To coincide with the 10th Anniversary of Vico Magistretti’s death on the 19th of September 2006, a new film entitled Vico: il grande semplice commissioned by the Triennale di Milano and Fondazione Vico Magistretti aired on Monday the 19th on Sky Arte HD in Italy.
With sponsorship from Artemide, Cassina, DePadova, Kartell, Oluce and Schiffini – all brands that benefited greatly from the design brilliance of Magistretti, the documentary made by 3D productions and edited by Valeria Parisi and Matteo Moneta, talks to friends and business associates of Magistretti covering both his professional career and personal life. With names like Antonio Verderi, the CEO of Oluce and major architects and designers such as Norman Foster, Alessandro Mendini, Mario Bellini, Michele De Lucchi, Fulvio Irace, Konstantin Grcic and Patricia Urquiola all being interviewed, the film is bound to present some unique insights to Magistretti’s life and design process. Here's hoping that this film will become available to a global audience through other Sky channels in the near future.
Although universally known as Vico, this was a shortening of Ludovico. Born in Milan in 1920, Magistretti joined his father's architecture practice in 1945 after studying at the famous Milan Polytechnic. Although he practised architecture throughout his career, completing his last building in 2005, Magistretti was always interested in industrial design and created his first furniture and lighting products in 1946 (the 'Claritas' lamp was one of these early products and is still in production today - see below).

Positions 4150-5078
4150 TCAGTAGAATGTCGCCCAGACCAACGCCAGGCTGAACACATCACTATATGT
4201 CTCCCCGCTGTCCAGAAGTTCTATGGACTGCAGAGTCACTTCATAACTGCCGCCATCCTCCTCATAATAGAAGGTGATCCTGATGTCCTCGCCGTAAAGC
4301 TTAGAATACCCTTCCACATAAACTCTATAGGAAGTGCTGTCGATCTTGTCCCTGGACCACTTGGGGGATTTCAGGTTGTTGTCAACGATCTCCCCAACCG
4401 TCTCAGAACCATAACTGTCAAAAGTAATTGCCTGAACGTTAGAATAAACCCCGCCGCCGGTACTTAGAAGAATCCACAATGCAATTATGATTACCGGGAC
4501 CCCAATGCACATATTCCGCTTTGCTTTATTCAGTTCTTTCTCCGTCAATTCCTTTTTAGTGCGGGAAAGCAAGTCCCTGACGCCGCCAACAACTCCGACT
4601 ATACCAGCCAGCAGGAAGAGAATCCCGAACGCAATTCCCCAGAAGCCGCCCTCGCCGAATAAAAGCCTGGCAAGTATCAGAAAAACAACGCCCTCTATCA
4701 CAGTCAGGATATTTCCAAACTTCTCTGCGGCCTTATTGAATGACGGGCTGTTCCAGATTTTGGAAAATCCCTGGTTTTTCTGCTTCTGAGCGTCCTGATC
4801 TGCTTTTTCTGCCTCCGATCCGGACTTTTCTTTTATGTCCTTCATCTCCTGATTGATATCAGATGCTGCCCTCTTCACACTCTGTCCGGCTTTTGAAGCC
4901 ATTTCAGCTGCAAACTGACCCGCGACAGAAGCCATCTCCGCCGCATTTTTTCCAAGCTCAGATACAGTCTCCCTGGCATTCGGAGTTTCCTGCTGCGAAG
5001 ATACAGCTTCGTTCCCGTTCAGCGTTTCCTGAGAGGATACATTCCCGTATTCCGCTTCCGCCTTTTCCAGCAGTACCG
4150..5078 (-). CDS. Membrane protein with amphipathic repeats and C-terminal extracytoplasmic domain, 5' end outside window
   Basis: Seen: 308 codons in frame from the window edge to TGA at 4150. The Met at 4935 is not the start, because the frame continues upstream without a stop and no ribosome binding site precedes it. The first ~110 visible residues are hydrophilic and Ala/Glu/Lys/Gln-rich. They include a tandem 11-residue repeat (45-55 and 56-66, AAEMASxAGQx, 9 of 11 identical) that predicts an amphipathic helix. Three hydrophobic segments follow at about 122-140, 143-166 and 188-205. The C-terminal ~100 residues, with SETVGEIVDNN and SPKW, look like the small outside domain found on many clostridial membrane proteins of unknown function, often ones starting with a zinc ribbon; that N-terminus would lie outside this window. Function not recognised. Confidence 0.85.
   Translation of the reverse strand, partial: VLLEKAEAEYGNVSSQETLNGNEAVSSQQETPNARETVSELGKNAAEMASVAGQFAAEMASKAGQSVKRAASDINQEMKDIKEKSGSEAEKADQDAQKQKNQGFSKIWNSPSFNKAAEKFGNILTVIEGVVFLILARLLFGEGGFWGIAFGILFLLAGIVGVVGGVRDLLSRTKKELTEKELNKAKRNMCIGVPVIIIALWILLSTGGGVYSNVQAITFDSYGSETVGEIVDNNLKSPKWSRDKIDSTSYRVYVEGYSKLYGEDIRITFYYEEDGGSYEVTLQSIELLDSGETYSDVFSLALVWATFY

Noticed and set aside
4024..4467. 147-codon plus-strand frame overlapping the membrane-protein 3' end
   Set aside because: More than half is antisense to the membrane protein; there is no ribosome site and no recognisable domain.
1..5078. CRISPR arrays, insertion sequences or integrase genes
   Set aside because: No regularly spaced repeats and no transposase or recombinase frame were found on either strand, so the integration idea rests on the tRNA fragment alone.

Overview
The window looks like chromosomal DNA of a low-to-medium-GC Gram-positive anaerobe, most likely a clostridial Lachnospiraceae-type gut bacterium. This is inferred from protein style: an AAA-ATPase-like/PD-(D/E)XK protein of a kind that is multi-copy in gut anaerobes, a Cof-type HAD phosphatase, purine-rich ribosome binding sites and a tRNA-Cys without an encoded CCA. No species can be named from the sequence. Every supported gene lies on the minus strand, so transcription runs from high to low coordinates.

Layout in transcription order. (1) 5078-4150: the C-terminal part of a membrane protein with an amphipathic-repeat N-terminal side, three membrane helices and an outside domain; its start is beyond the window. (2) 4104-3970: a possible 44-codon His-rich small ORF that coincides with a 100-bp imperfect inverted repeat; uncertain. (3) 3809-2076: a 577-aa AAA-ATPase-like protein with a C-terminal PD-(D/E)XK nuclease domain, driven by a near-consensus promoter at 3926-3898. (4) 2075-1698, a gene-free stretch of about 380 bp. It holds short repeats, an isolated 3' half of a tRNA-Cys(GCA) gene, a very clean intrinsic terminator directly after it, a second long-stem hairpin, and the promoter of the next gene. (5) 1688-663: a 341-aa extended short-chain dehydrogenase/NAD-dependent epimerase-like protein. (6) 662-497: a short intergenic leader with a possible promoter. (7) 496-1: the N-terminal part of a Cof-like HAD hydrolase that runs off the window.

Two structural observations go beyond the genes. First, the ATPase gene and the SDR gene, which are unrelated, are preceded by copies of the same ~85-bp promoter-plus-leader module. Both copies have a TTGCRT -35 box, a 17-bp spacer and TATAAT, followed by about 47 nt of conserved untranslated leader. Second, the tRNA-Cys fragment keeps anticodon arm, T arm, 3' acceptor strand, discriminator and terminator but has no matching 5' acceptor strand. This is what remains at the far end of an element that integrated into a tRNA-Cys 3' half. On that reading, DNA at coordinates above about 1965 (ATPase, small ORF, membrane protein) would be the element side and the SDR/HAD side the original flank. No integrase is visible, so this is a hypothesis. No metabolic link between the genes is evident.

Magistretti was not a flamboyant architect preferring to find beautifully simple solutions to technical problems. Buildings such as the Torre al Parco Sempione in central Milan from 1956 showed Magistretti's ability to work with new technologies and was an influential design for future high rise apartment living. By the late 50's however Magistretti had shifted much of his focus to product design, working extremely closely with Artemide and Cassina initially, and later developing special relationships with Oluce, Schiffini and DePadova.
Magistretti worked from his studio in Via Conservatorio in central Milan from 1946 until his death in 2006. Since 2010 it has been preserved and is open to the public as the Fondazione Vico Magistretti. The foundation holds 30,000 of Magistretti's sketches and technical drawings and some 7000 photographs with a large number of these available to view online. The foundation presents exhibitions around the life and work of Magistretti and has several interactive walls through which it is possible to view photos, technical drawings and architectural plans of selected Magistretti projects.
Perhaps one of the most technically challenging industrial designs achieved by Magistretti was the 'Selene' chair designed for Artemide in 1969. The object was to create a single-piece compression moulded plastic chair that was not as overtly modern as Helmut Bätzner's 'Bowfinger' chair from 1966. Like the 'Bowfinger', Magistretti's 'Selene' was made from fibreglass reinforced polyester but managed to retain a more conventional chair form with four straight legs.
The inherent weakness of the legs in this type of one-piece moulded chair was resolved by Magistretti with a beautifully lyrical 'S' shaped leg detail. The chair was joined by a lounge height variant called the 'Gaudi' a year later. Both designs are now produced by Heller.
"The details emerge while I am designing, they are functional to the overall creation"
"Look at usual things with unusual eyes, meaning: look at ordinary everyday things in a different way, studying them more carefully because there is always something behind them. You should not look at the most ordinary things such as a tram ticket or bicycle pedal, with disregard, you must try and understand what lies behind them".
For more information on Vico Magistretti's work or on the opening times of Fondazione Vico Magistretti, click here.
The address of the foundation is Via Vincenzo Bellini 1, Milan.